One of the most misunderstood features of ADO is the RecordCount
property. I've heard from many frustated users on the topic and
quite a few of them have decided that it must just be something
that's not supported with their DB. Well I'm going to try and set
the record straight as best I can.
The RecordCount property is supported by both Access and SQL
Server. I can't speak for sure on other platforms, but I've been
told it's a pretty widely supported feature and I'd assume most
vendors have some way of doing it.
So why isn't it working for you? Well it's supported only if the
recordset supports approximate positioning (adApproxPosition) or
bookmarks (adBookmark). I only mention this so that if you feel
like testing for support you can do so using code like this:
If objRecordset.Supports(adBookmark) Or objRecordset.Supports(adApproxPosition) Then
' RecordCount will work!
So what the heck does that mean?
Basically it's supported if you use the right kind of cursor. For
the most part all client-side cursors support it as do server-side
static and server-side keyset cursors. So the only two that don't
are server-side dynamic and server-side forward only cursors.
Unfortunately, most people don't specify the cursor type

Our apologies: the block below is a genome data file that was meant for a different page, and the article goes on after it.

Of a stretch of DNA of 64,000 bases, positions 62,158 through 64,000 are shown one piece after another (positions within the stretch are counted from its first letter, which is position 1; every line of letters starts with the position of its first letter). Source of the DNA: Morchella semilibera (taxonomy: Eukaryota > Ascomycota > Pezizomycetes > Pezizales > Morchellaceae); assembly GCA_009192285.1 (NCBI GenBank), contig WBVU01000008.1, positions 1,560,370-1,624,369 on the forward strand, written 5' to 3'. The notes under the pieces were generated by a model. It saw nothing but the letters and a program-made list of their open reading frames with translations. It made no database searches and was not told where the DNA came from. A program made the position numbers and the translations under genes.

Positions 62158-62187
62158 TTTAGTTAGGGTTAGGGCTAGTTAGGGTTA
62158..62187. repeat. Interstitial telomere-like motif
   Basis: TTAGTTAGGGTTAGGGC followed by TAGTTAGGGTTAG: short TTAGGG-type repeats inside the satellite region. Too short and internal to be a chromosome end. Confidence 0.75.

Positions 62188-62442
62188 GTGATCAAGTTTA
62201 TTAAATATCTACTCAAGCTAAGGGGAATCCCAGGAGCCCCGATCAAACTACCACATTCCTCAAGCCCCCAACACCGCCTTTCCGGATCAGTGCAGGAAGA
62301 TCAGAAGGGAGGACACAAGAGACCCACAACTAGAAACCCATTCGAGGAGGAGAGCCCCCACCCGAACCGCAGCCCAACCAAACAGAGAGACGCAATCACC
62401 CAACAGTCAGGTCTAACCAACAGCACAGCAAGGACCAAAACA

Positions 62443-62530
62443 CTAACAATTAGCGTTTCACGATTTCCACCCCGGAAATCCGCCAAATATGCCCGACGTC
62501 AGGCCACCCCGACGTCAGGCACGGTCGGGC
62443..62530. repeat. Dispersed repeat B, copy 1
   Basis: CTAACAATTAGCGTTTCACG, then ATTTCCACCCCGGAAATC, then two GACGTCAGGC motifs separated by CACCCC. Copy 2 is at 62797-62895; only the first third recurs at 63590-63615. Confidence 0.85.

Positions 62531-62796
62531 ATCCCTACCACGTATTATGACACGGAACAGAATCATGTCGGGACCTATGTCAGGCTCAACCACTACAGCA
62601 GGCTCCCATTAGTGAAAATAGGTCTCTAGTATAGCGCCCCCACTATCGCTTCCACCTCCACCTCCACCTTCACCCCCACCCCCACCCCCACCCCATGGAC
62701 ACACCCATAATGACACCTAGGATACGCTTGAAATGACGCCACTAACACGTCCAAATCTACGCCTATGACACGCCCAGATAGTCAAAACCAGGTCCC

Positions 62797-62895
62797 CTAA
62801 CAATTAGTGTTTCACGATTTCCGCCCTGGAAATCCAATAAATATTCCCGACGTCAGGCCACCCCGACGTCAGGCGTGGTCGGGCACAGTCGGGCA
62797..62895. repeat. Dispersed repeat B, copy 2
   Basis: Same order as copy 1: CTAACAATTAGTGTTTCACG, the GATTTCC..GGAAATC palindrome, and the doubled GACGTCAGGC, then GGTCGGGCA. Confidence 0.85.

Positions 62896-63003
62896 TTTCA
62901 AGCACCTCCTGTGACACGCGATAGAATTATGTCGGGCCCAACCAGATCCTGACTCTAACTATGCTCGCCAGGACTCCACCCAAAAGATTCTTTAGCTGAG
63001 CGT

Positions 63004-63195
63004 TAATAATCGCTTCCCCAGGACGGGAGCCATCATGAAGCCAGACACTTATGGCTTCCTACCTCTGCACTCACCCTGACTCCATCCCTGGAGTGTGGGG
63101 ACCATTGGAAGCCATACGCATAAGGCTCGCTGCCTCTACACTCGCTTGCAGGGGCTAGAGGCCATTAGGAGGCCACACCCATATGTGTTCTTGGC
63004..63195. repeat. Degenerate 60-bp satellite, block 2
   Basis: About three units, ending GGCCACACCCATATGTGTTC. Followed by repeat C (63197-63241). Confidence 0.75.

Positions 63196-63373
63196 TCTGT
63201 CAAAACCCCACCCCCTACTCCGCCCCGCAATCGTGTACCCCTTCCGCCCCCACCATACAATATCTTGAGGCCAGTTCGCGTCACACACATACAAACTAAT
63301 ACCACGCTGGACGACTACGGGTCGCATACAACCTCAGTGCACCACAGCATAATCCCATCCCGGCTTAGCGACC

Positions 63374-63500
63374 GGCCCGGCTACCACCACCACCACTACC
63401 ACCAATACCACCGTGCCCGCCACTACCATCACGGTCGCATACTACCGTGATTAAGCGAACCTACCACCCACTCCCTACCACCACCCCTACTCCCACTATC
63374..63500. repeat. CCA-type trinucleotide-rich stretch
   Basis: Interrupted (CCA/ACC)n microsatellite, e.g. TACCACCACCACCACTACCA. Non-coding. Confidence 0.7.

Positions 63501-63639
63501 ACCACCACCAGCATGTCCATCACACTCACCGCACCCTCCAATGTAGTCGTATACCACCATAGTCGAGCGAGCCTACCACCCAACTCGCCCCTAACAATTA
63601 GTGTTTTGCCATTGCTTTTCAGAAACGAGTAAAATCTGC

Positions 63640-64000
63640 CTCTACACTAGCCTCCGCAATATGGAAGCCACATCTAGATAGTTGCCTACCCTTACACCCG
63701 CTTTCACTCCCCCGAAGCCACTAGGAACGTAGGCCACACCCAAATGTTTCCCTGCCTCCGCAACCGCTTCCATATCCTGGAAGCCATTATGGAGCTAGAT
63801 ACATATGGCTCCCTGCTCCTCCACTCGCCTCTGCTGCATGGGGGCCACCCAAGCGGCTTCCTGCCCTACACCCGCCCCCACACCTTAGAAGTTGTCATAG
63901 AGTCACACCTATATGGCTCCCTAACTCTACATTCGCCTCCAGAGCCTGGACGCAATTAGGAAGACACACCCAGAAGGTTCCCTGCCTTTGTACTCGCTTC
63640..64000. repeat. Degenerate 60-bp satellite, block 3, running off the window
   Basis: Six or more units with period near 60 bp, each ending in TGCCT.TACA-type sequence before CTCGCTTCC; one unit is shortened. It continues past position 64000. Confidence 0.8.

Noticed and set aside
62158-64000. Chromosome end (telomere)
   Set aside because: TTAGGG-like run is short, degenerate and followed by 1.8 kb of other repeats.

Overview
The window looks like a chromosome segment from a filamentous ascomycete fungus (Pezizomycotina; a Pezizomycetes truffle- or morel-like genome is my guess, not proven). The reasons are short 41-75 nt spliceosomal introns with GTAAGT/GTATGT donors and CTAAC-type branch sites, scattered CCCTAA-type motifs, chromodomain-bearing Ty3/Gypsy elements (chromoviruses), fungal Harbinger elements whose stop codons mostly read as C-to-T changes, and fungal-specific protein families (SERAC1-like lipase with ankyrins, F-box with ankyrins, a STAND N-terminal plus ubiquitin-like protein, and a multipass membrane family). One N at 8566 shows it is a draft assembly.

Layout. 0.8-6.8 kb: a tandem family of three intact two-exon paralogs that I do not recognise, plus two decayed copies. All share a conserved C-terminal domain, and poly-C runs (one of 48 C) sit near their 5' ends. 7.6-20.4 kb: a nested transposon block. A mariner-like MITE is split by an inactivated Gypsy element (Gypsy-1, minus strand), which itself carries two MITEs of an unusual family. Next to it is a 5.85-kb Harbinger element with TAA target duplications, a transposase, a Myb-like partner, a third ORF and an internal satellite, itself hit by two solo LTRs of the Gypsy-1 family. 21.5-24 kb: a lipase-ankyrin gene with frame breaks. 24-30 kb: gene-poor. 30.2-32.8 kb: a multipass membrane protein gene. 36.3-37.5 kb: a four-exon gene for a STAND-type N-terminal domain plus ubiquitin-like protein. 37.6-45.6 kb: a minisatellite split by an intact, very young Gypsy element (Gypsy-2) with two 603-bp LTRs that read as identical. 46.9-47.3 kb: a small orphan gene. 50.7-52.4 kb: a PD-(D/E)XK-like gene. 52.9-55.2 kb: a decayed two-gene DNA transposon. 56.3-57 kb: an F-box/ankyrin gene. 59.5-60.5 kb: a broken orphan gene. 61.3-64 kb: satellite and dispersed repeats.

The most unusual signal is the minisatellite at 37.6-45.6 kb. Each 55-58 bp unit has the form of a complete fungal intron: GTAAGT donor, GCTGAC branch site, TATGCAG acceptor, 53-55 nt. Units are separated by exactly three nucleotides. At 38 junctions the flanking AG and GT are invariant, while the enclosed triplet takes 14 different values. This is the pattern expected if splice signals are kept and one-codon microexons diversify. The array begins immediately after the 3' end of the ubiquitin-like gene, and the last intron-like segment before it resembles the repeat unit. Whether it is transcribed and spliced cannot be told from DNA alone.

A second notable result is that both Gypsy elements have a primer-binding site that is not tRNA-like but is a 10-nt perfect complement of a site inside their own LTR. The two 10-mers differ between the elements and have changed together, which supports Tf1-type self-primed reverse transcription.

to use when they open a recordset and what you usually get when you
don't specify one is a server-side, forward only cursor which is
one of the ones that doesn't support a record count! So the trick
is to specify what type of cursor you want.
If for some reason you need one of the ones that doesn't support
RecordCount, you can get around this by fully populating the
recordset before asking for the RecordCount. This can be
accomplished by doing a MoveLast, but again only if this is
supported by the recordset. Otherwise you're basically out of
luck unless you can wait until you've read all the records to get
an accurate count.
Oh and one last thing... If you're just trying to get the count
and don't care about the records instead or using ADO, try this SQL
SELECT COUNT(field_name) FROM table_name;
It tends to be easier on the server and you can even use the WHERE
clause to limit the results to match whatever criteria you want.
If you want to get really creative, try adding the GROUP BY or
other clauses. With some thought and a little bit of trial and
error, you'll soon be counting anything you want in the database!